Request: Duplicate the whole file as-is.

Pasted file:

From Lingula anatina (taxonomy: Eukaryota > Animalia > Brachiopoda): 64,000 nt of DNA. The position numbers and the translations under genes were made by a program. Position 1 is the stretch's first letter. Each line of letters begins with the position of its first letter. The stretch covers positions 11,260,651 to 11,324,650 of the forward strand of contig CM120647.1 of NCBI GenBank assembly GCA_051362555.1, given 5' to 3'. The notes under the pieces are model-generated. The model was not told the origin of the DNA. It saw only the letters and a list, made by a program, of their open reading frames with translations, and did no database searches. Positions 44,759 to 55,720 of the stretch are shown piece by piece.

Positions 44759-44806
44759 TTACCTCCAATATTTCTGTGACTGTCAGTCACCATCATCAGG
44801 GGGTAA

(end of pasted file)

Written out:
From Lingula anatina (taxonomy: Eukaryota > Animalia > Brachiopoda): 64,000 nt of DNA. The position numbers and the translations under genes were made by a program. Position 1 is the stretch's first letter. Each line of letters begins with the position of its first letter. The stretch covers positions 11,260,651 to 11,324,650 of the forward strand of contig CM120647.1 of NCBI GenBank assembly GCA_051362555.1, given 5' to 3'. The notes under the pieces are model-generated. The model was not told the origin of the DNA. It saw only the letters and a list, made by a program, of their open reading frames with translations, and did no database searches. Positions 44,759 to 55,720 of the stretch are shown piece by piece.

Positions 44759-44806
44759 TTACCTCCAATATTTCTGTGACTGTCAGTCACCATCATCAGG
44801 GGGTAA